2. Legal Standards

In the paragraphs that follow, the court will provide Plaintiff with the legal standards that appear to apply to his claims. Plaintiff should carefully review the standards and amend only those claims that he believes, in good faith, are cognizable.

A. Americans with Disabilities Act Claim

Plaintiff alleges a violation of the Americans with Disabilities Act ("ADA"). Title II of the ADA provides that "no qualified individual with a disability shall, by reason of such disability, be excluded from participation in or be denied the benefits of the services, programs, or activities of a public entity, or be subject to discrimination by such entity." 42 U.S.C. § 12132. Title II of the ADA applies to inmates within state prisons. Pennsylvania Dept. of Corrections v. Yeskey, 524 U.S. 206, 210, 118 S.Ct. 1952, 1955, 141 L.Ed.2d 215 (1998); see also Armstrong v. Wilson, 124 F.3d 1019, 1023 (9th Cir.1997); Duffy v. Riveland, 98 F.3d 447, 453-56 (9th Cir.1996).

"To establish a violation of Title II of the ADA, a plaintiff must show that (1) [he] is a qualified individual with a disability; (2) [he] was excluded from participation in or otherwise discriminated against with regard to a public entity's services, programs, or activities; and (3) such exclusion or discrimination was by reason of [his] disability." Lovell v. Chandler, 303 F.3d 1039, 1052 (9th Cir. 2002).

Plaintiff alleges that the defendant optometrists and physicians failed to provide him with rigid contact lenses and optometry care. Plaintiff thus alleges that he failed to receive medical treatment for his alleged disability. Courts have found that the ADA does not create a federal cause of action for prisoners challenging the medical treatment provided for their underlying disabilities. See, e.g., Burger v. Bloomberg, 418 F.3d 882, 883 (8th Cir. 2005) (medical treatment decisions not a basis for ADA claim); Fitzgerald v. Corr. Corp. of Am., 403 F.3d 1134, 1144 (10th Cir. 2005) (medical decisions not ordinarily within scope of ADA. Plaintiff's allegations concern his medical treatment, not discrimination because of any disability. Plaintiff's claims are properly raised under the Eighth Amendment, not the ADA. Plaintiff thus fails to state a cognizable claim under the ADA.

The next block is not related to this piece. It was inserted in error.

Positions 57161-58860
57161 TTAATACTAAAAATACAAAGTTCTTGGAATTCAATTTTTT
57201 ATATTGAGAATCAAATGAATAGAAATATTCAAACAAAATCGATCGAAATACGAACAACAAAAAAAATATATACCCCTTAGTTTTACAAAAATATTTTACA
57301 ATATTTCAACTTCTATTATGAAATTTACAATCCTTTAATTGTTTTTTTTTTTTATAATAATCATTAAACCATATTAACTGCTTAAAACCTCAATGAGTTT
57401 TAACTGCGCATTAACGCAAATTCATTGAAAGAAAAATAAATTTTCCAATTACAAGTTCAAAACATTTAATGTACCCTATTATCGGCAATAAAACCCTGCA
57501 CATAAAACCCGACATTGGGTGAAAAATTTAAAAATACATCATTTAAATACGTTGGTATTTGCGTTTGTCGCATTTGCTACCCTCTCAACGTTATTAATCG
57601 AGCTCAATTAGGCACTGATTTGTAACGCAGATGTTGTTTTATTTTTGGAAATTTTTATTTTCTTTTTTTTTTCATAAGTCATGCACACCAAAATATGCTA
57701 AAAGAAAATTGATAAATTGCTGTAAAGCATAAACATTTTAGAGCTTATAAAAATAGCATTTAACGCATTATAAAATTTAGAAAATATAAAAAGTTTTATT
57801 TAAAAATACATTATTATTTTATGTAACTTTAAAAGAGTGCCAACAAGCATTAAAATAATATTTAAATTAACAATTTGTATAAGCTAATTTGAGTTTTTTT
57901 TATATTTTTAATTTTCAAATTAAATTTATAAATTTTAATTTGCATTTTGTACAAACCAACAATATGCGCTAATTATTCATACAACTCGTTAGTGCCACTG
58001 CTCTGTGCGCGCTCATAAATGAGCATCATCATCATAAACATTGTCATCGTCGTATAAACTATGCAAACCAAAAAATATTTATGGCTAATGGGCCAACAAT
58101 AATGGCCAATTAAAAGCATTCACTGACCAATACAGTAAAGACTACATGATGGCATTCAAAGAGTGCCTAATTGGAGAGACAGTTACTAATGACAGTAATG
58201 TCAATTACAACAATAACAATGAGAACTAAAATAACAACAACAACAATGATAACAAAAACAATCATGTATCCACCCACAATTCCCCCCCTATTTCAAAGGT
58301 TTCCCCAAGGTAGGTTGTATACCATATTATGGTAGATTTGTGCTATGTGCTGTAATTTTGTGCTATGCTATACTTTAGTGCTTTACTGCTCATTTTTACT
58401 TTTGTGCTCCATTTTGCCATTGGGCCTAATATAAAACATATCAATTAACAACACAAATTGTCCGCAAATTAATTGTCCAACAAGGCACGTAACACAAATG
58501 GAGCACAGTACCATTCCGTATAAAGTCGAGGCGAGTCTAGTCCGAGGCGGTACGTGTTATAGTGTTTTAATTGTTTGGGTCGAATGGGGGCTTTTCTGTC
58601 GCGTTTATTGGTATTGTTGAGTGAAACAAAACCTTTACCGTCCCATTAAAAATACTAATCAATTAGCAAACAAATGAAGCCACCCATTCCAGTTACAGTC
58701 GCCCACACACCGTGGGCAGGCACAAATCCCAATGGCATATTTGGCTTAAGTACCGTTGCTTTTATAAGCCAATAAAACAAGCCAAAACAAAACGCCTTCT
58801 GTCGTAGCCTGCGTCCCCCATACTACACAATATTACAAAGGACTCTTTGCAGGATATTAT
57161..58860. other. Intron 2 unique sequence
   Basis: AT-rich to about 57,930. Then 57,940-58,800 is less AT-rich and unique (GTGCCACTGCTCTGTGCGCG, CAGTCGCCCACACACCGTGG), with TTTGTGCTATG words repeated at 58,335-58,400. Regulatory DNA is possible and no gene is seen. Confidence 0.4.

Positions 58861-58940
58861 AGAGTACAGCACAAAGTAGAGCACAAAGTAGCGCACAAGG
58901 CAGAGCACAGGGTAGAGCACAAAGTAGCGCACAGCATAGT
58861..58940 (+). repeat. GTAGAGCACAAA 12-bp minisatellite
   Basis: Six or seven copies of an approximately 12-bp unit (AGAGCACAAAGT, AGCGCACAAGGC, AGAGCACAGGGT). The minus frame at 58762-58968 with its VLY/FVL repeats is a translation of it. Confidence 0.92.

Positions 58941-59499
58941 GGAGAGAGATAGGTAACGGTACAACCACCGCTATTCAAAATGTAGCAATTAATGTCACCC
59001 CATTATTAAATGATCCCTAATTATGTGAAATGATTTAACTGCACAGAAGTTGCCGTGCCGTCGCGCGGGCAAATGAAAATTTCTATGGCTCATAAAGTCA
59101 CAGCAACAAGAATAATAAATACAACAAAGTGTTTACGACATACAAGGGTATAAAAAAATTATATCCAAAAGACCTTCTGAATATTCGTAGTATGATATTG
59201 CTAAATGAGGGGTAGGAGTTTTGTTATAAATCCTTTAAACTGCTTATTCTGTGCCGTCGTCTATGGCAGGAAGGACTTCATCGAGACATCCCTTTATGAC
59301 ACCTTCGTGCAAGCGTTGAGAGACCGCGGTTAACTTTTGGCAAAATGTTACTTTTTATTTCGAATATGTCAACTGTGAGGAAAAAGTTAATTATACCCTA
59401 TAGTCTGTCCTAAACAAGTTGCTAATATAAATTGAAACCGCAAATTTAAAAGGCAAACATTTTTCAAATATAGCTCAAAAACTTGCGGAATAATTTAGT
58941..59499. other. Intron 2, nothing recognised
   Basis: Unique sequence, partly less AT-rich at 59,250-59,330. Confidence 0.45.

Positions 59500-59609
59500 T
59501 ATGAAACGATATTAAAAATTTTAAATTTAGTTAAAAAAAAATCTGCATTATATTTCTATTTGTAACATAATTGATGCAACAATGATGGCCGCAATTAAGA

B. Eighth Amendment Medical Care Claim

"[T]o maintain an Eighth Amendment claim based on prison medical treatment, an inmate must show 'deliberate indifference to serious medical needs.'" Jett v. Penner, 439 F.3d 1091, 1096 (9th Cir. 2006) (quoting Estelle v. Gamble, 429 U.S. 97, 106 (1976)). The two part test for deliberate indifference requires the plaintiff to show (1) "'a serious medical need' by demonstrating that 'failure to treat a prisoner's condition could result in further significant injury or the unnecessary and wanton infliction of pain,'" and (2) "the defendant's response to the need was deliberately indifferent." Jett, 439 F.3d at 1096 (quoting McGuckin v. Smith, 974 F.2d 1050, 1059 (9th Cir. 1992),overruled on other grounds, WMX Techs., Inc. v. Miller, 104 F.3d 1133, 1136 (9th Cir. 1997) (en banc) (internal quotations omitted)). Deliberate indifference is shown by "a purposeful act or failure to respond to a prisoner's pain or possible medical need," and "harm caused by the indifference." Id. (citing McGuckin, 974 F.2d at 1060). In order to state a claim for violation of the Eighth Amendment, Plaintiff must allege sufficient facts to support a claim that the named defendants "[knew] of and disregard[ed] an excessive risk to [Plaintiff's] health . . . ." Farmer v. Brennan, 511 U.S. 825, 837, 114 S.Ct. 1970, 1979 (1994).

In applying this standard, the Ninth Circuit has held that before it can be said that a prisoner's civil rights have been abridged, "the indifference to his medical needs must be substantial. Mere 'indifference,' 'negligence,' or 'medical malpractice' will not support this cause of action." Broughton v. Cutter Laboratories, 622 F.2d 458, 460 (9th Cir. 1980) (citing Estelle, 429 U.S. at 105-06). "[A] complaint that a physician has been negligent in diagnosing or treating a medical condition does not state a valid claim of medical mistreatment under the Eighth Amendment. Medical malpractice does not become a constitutional violation merely because the victim is a prisoner." Estelle, 429 U.S. at 106. Even gross negligence is insufficient to establish deliberate indifference to serious medical needs. Wood v. Housewright, 900 F.2d 1332, 1334 (9th Cir. 1990).